For immediate release
By Éric Major, documentalist at Pointe-à-Callière, Montréal Archaeology and History Complex
Montréal, August 27, 2013 – A team of archaeologists working for Pointe-à-Callière, Montréal Archaeology and History Complex, is busy digging up Place D’Youville Ouest, in Old Montréal, seeking the remains of the Parliament of the United Province of Canada and St. Ann’s Market and shedding light on a significant period in Montréal history.
A team of archaeologists working for Pointe-à-Callière, Montréal Archaeology and History Complex, is busy digging up Place D’Youville Ouest, in Old Montréal, seeking the remains of the Parliament of the United Province of Canada and St. Ann’s Market and shedding light on a significant period in Montréal history.
The extensive digs are part of the Museum’s expansion, with the goal of showcasing these exceptional remains and the segment extending from Place Royale all the way to McGill Street. This area was a hive of economic and political activity throughout the 19th century, and evidence of Montréal’s roles as a real commercial and political powerhouse lies hidden beneath the surface of Place D’Youville Ouest, between McGill and Saint-Pierre streets.
First, a market
The first incarnation of St. Ann’s Market dates back to 1833-1834, in a handsome two-storey stone building over 100 metres long, designed by architect John Wells. The market was set atop the canalized Little River – an ingenious arrangement, since the cool air from the water below helped to keep the produce stored in the some 60 stalls on the ground floor and the 32 cellars in the basement fresh. The canal was also a handy place for disposing of the mounds of waste from the market. Between 1834 and 1844, the site swarmed with merchants and customers, selling and buying fresh fruit and vegetables, grain, meat and fish.
A parliament beneath the surface!
The building was managed by a syndicate until 1842, when it was acquired by the city of Montréal, obliging the merchants to build a wooden market hall northeast of the site. Shortly afterward, Governor General Sir Charles Bagot decided to transfer the Parliament, which up until then had been located in Kingston, to Montréal – farther away from the American border and hence less vulnerable to any possible expansionist threats from our southern neighbours. He also felt that English- and French-speaking parliamentarians were more likely to get along well together in Montréal. The splendid neoclassical St. Ann’s Market building was an obvious choice as the seat of government, since it was large enough to house the entire state apparatus: the Assembly, the legislature, and a huge library of about 25,000 volumes and a large number of archives. The building had to be renovated, however, so that offices could be installed on the ground floor and the assembly halls upstairs.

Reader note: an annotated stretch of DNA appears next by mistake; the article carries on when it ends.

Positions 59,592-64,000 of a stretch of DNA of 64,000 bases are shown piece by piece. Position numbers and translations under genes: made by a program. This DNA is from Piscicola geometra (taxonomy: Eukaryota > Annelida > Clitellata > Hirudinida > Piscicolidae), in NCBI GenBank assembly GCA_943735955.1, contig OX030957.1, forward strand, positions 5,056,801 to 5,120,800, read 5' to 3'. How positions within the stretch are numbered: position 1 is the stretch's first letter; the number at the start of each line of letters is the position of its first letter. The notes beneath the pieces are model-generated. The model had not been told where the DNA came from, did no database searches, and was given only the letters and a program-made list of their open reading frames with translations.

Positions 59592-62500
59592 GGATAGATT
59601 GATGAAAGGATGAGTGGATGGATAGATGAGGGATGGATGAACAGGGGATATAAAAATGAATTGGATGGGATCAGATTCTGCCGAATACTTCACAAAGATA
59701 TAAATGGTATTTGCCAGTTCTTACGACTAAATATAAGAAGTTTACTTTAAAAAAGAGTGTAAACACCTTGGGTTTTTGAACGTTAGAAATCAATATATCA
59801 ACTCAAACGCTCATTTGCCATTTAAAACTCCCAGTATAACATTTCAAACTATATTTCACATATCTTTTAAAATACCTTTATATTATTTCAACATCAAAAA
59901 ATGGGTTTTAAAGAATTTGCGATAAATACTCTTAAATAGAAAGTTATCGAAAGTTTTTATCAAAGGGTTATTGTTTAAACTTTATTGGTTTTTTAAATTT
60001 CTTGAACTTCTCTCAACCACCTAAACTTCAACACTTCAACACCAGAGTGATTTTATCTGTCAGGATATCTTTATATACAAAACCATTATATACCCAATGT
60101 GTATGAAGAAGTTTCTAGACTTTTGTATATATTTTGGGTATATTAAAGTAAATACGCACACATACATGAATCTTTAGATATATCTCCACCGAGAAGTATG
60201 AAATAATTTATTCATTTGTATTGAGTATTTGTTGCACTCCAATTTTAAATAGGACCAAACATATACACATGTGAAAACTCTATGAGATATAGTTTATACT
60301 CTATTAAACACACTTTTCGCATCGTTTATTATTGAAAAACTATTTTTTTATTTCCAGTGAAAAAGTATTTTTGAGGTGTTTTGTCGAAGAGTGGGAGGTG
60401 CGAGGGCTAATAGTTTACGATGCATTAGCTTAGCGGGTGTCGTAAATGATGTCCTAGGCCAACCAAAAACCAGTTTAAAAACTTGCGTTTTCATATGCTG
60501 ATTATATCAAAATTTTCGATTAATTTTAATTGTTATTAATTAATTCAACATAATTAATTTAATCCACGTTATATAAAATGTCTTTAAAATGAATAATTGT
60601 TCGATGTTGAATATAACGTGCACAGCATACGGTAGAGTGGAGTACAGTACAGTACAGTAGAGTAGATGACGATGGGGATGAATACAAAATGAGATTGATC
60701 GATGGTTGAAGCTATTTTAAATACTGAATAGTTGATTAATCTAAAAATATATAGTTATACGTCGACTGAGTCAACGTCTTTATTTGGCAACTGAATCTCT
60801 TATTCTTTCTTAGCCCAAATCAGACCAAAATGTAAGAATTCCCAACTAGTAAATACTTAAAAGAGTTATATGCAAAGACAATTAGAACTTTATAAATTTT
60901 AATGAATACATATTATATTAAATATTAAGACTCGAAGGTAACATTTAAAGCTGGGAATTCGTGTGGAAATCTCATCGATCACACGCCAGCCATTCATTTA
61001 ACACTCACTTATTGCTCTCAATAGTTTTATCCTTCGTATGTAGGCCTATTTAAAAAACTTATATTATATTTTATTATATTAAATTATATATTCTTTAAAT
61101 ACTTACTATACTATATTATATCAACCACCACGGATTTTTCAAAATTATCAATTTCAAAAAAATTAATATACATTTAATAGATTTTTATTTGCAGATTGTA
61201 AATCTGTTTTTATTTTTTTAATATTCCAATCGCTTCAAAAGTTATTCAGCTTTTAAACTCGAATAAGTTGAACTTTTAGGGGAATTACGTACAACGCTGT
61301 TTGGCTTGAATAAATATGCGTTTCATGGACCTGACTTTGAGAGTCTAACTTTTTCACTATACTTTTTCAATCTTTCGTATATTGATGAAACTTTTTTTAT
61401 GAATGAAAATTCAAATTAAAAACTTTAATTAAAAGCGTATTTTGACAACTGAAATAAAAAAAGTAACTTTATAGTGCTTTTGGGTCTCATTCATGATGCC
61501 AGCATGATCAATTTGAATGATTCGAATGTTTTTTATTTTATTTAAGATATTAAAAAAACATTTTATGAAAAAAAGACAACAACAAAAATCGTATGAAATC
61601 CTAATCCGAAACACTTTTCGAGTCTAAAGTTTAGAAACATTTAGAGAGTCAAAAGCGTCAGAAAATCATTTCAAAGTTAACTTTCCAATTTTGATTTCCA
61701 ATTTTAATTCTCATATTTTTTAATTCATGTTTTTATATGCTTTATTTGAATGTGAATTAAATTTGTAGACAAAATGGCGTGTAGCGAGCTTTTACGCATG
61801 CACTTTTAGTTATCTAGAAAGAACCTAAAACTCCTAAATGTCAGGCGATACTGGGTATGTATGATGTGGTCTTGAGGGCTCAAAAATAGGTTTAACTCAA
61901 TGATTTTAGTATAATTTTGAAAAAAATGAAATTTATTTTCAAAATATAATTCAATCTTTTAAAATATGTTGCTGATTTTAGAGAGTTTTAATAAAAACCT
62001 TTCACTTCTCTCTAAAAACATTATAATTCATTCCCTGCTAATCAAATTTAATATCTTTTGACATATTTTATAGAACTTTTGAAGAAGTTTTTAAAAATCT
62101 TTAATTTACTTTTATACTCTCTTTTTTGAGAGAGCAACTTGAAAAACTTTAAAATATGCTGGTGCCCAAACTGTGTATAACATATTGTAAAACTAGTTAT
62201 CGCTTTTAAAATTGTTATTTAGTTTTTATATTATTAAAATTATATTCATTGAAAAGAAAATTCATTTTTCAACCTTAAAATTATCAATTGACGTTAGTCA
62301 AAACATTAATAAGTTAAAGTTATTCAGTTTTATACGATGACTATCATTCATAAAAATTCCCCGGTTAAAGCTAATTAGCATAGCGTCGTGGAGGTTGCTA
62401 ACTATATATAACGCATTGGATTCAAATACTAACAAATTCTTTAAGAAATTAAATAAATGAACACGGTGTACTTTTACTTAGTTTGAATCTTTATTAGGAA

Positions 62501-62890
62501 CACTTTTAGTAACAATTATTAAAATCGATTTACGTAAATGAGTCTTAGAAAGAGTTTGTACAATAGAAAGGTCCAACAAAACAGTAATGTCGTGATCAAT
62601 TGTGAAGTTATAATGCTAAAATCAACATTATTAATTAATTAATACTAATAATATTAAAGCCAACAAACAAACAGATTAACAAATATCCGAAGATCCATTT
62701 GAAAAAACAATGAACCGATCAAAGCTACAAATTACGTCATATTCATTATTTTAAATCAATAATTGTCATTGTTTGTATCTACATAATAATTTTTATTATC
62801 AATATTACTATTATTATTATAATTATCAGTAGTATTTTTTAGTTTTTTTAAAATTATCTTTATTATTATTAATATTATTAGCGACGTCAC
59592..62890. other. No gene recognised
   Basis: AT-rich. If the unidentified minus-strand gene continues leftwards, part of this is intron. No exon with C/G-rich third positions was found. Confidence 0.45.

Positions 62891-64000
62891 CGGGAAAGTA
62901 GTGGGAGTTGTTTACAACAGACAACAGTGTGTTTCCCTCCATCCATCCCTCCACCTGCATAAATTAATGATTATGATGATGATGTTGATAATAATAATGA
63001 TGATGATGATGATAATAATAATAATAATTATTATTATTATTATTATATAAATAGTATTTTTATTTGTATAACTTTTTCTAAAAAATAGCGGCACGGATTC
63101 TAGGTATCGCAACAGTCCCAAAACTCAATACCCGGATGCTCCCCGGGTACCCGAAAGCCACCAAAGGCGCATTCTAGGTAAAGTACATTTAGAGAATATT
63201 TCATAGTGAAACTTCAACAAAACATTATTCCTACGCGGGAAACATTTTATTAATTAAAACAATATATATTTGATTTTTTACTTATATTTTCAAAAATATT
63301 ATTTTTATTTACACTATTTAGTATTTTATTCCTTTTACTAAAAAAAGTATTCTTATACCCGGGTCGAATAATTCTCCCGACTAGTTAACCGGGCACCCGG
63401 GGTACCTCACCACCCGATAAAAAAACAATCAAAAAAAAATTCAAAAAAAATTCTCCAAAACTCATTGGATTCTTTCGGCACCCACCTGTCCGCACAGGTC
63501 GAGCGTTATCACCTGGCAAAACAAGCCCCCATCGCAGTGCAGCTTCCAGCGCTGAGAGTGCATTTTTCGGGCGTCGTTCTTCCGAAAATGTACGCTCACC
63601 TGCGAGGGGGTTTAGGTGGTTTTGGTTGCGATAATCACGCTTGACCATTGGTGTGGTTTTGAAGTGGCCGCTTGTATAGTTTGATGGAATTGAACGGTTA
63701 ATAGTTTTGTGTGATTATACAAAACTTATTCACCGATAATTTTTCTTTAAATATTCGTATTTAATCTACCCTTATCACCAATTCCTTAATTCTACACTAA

And so it was that the elected representatives met in Montréal starting in 1844 to decide the fate of Upper and Lower Canada, now joined as the United Province of Canada. It was at this time that the principles of responsible government were adopted, the Executive Council was created and anti-patronage rules were promulgated. The political climate remained tense and unsettled, however, and in the wake of the harshly repressed rebellions of the previous decade, the constantly simmering conflict between the Conservative and Reform factions frequently boiled over.
Following the election in 1848, the new Reform majority took over from the Tories (Conservatives). When the 1849 session opened, French was reintroduced as an official language in Parliament. A bill to compensate the victims of losses in the 1837-1838 uprisings was given Royal assent in April of that year by Governor General Lord Elgin, granting citizens of Lower Canada the same treatment as their counterparts in Upper Canada. This decision infuriated British merchants and Tories, however, egged on by a number of Orange Lodges, leading to fierce debates and a strong surge in violence.
The fury peaked on the evening of April 25, 1849, when an angry crowd of 1,500 gathered on the Champ de Mars, at the urging of the Montreal Gazette – which had published an extra edition that day calling on its readers to protest the Rebellion Losses Bill. The demonstrators proceeded from there to the Parliament, where they sacked the building and set fire to it. Eyewitness Amédée Papineau described the damage to the building, and recounted how many firemen stood watching while others were held back by the arsonists, who even went so far as to rip holes in the fire hoses. Two hours later, when the army finally arrived, the Parliament and everything in it had been reduced to smouldering ruins. That was the end of Montréal’s role as the capital of Canada. The seat of government then alternated between Toronto and Quebec City, before settling permanently in Ottawa.
A market again
Following these dramatic events, a new market was rebuilt starting in 1851. This resurrection of St. Ann’s Market was soon expanded to house a fish market and various commercial warehouses and storehouses, but these different roles did not always coexist smoothly. The market was finally demolished in 1901 to make way for a public green space, Parliament Square, and a commemorative site dedicated to Marguerite d’Youville. A parking lot and a fire station were added in the early 20th century. It is these bits of history, and many others, that Pointe-à-Callière is hoping to unearth and rediscover as it conducts these digs.